This action seeking an injunction ordering the Viteritti's to remove the barricade was commenced on January 7, 2005. The Village maintains that the barricade constitutes a public nuisance in that it interferes with effective fire protection, police and ambulance service, the movement of traffic, and the provision of utilities. Alternatively, the Village maintains that Shore Road was dedicated to public use pursuant to the subdivision or became a village street by prescription pursuant to Village law 6-626. The Viteritti's counterclaim for a judgment declaring that the portion of Shore Road running across their property is part of their private property and not a Village street.
Michael and Diane Falzarano are the owners of the property known as 121 Godfrey Avenue. The Falzarano property is located at the intersection of Godfrey Avenue and Shore Road, south of Tides Court and the area where the barricade was constructed. The Falzarano's acquired their property in 2004 and were not parties to the original easement agreement. By order dated July 22, 2005, the court granted the Falzarano's motion to intervene as defendants. The Falzarano's support the Village's motion for an injunction compelling removal of the barricade. However, the Falzarano's oppose the Village's application for a declaratory judgment that Shore Road has become a village street. The parties are now cross-moving for summary judgment.
Dedication is the intentional donation of land by its owner for a public use, and essentially it is in the nature of a gift( Tarrytown v. Woodland Lake Estates, Inc., 97 A.D.2d 338, 340 [2d Dep't 1983]). Whether land has been dedicated by the owner to the use of public travel and whether it has been accepted for that purpose by the municipality involves the intent and acts of both of the parties ( New York v. Transit Corp., 273 N.Y. 394, 400-01 ). Where a subdivision plot is made and recorded, the intention of the owner is generally indisputable( Flack v. Green Island, 122 N.Y. 107, 114 ).
The Viteritti's claim that Shore Road was referred to on the map simply for "identification purposes," and that Tides Construction did not intend to dedicate either Shore Road or Tides Court as a public street. The Viteritti's further claim that because Tides Construction and/or the Viteritti's were not the sole owners of Shore Road at the time of the subdivision, no dedication was possible. The court notes that the Viteritti's have not disclosed what other party may have had an interest in the section of Shore Road on which the barrier is located.  Moreover, "dedication rests upon an estoppel in pais" (Lehigh and Hudson River Railway Co. v. Warwick, 164 A.D. 55 [2d Dep't 1914]). Thus, a purported owner may by his conduct be precluded from denying ownership or an intent to dedicate, if the municipality has changed its position to its detriment.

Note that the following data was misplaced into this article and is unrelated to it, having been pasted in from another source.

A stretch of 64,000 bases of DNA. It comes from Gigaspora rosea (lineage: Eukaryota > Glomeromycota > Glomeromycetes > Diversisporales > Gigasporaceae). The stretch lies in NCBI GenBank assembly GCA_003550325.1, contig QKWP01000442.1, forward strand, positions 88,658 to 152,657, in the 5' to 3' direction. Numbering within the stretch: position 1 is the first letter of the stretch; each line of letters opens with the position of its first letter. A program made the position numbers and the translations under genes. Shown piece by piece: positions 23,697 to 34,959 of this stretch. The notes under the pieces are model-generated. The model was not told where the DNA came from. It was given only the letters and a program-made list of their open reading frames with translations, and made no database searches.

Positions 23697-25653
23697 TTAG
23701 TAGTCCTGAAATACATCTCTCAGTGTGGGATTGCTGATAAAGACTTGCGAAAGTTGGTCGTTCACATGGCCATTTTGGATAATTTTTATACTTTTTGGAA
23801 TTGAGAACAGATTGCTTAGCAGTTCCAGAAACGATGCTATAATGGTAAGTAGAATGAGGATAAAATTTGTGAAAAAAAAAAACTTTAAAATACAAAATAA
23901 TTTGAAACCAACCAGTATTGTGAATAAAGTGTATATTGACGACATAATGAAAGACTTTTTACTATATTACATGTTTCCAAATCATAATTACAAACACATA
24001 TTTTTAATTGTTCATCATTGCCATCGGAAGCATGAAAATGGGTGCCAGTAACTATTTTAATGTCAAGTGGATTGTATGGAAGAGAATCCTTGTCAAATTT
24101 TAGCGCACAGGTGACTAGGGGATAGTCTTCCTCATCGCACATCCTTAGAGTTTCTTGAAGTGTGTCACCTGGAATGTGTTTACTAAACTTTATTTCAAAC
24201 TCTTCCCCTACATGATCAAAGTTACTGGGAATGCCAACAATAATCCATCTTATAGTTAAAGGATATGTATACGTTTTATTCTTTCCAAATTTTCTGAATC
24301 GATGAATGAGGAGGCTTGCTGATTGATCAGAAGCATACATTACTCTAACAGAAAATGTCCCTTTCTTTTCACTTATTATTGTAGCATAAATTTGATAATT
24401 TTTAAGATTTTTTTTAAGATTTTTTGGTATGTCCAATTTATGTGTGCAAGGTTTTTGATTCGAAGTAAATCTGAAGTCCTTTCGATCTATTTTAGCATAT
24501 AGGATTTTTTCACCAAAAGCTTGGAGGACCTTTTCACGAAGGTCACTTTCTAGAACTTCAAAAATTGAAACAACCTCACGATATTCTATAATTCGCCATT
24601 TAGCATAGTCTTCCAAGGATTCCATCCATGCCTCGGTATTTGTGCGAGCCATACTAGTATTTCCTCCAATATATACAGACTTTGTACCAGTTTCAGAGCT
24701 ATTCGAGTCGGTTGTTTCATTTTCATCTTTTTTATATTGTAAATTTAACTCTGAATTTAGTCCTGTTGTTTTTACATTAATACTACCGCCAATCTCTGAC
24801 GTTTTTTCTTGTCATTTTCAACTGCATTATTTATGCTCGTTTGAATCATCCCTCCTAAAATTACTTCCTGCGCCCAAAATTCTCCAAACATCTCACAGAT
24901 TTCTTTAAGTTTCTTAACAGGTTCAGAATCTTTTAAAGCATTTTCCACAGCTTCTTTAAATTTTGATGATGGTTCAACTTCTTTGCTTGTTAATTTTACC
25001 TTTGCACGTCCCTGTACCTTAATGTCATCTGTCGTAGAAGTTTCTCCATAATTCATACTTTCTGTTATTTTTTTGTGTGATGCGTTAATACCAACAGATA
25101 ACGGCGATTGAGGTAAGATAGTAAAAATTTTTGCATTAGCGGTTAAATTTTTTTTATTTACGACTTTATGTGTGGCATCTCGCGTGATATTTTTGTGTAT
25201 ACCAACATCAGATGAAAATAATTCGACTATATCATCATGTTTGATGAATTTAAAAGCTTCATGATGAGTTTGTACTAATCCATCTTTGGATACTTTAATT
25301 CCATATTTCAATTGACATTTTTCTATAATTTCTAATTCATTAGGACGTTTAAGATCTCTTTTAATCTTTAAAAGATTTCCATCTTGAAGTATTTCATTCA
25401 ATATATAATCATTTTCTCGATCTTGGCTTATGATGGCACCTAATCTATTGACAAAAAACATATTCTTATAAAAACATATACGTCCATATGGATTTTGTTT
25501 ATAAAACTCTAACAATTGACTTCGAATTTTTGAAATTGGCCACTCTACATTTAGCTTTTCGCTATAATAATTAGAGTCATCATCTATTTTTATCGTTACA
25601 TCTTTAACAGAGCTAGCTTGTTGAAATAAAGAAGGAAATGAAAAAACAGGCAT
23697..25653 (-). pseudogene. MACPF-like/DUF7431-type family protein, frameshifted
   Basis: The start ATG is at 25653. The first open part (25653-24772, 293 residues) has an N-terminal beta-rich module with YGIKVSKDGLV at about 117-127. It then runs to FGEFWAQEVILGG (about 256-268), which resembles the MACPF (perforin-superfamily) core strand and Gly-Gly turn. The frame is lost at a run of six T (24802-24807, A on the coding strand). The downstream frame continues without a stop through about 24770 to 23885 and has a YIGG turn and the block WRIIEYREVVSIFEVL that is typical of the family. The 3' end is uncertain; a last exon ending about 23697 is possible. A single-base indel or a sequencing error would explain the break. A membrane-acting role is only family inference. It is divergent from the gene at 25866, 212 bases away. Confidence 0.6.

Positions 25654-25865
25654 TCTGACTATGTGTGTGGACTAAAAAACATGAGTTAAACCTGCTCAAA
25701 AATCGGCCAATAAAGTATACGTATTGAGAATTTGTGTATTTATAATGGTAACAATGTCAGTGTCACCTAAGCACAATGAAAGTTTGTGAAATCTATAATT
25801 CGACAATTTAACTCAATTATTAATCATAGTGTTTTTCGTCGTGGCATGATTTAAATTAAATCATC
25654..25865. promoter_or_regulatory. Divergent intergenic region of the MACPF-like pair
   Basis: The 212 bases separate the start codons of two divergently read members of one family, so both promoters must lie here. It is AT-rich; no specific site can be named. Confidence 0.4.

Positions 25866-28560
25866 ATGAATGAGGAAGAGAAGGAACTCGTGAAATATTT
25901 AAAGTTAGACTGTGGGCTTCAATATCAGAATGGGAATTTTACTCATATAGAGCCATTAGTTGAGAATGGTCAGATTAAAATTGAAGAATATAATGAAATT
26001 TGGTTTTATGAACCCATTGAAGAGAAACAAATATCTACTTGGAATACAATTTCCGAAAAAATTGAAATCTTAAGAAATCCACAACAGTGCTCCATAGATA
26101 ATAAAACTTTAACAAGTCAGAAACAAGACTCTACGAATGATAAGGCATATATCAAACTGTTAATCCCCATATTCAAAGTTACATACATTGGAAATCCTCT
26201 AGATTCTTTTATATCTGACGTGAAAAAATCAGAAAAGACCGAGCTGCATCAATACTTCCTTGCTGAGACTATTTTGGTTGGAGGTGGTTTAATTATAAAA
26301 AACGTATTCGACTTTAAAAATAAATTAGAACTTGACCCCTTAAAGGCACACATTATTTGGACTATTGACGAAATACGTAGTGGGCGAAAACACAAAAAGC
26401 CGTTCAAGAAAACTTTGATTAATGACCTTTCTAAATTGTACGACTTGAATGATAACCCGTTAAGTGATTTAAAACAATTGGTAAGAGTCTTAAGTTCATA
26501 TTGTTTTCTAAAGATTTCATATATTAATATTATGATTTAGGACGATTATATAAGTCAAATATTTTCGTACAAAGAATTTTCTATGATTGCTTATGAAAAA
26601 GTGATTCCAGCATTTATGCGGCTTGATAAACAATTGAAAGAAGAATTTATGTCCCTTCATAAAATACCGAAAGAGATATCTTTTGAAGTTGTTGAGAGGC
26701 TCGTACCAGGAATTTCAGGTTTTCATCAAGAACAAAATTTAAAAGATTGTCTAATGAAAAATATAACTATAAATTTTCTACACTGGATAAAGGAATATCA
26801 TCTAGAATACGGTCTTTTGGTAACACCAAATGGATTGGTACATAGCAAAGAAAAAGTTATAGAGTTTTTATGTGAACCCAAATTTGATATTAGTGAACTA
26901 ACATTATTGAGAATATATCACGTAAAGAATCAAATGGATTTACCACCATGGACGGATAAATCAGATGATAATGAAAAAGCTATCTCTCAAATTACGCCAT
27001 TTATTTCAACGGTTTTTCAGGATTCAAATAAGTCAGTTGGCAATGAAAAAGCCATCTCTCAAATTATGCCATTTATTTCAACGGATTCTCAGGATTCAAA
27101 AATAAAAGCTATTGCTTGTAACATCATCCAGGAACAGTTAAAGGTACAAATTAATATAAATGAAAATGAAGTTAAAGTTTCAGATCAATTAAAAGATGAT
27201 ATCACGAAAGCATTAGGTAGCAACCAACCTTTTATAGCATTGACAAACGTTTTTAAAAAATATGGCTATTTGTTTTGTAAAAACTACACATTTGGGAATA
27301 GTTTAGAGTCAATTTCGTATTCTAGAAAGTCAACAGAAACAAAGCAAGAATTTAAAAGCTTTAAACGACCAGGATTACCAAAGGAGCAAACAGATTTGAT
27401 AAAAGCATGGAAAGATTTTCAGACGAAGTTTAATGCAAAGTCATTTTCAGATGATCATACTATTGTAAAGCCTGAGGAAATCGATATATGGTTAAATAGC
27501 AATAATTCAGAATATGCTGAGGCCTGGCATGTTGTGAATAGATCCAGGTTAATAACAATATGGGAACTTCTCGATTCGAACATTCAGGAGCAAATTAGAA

Subdivision approval was granted upon the representation that Shore Road was irrevocably offered for dedication to the Village. Accordingly, the Viteritti's are estopped from denying the requisite ownership interest in Shore Road or an intention to dedicate the property to public use. However, by listing its public streets without including Shore Road, the Village in effect concedes that it did not accept the dedication. Indeed, the existence of the barricade across Shore Road for thirty years confirms that its dedication was not accepted. Thus, the court concludes that Shore Road has not been dedicated to the Village of Bayville as a public street.
Village Law 6-626 provides that "All lands within the village which have been used by the public as a street for ten years or more continuously, shall be a street with the same force and effect as if it had been duly laid out and recorded as such." Use or potential use by the public will not, by virtue of that fact alone, transform a private road into a public street ( American Nassau Building Systems v. Press,143 A.D.2d 789 [2d Dep't 1988]). "In addition to a finding of use by the public, there must be a finding that the road has ...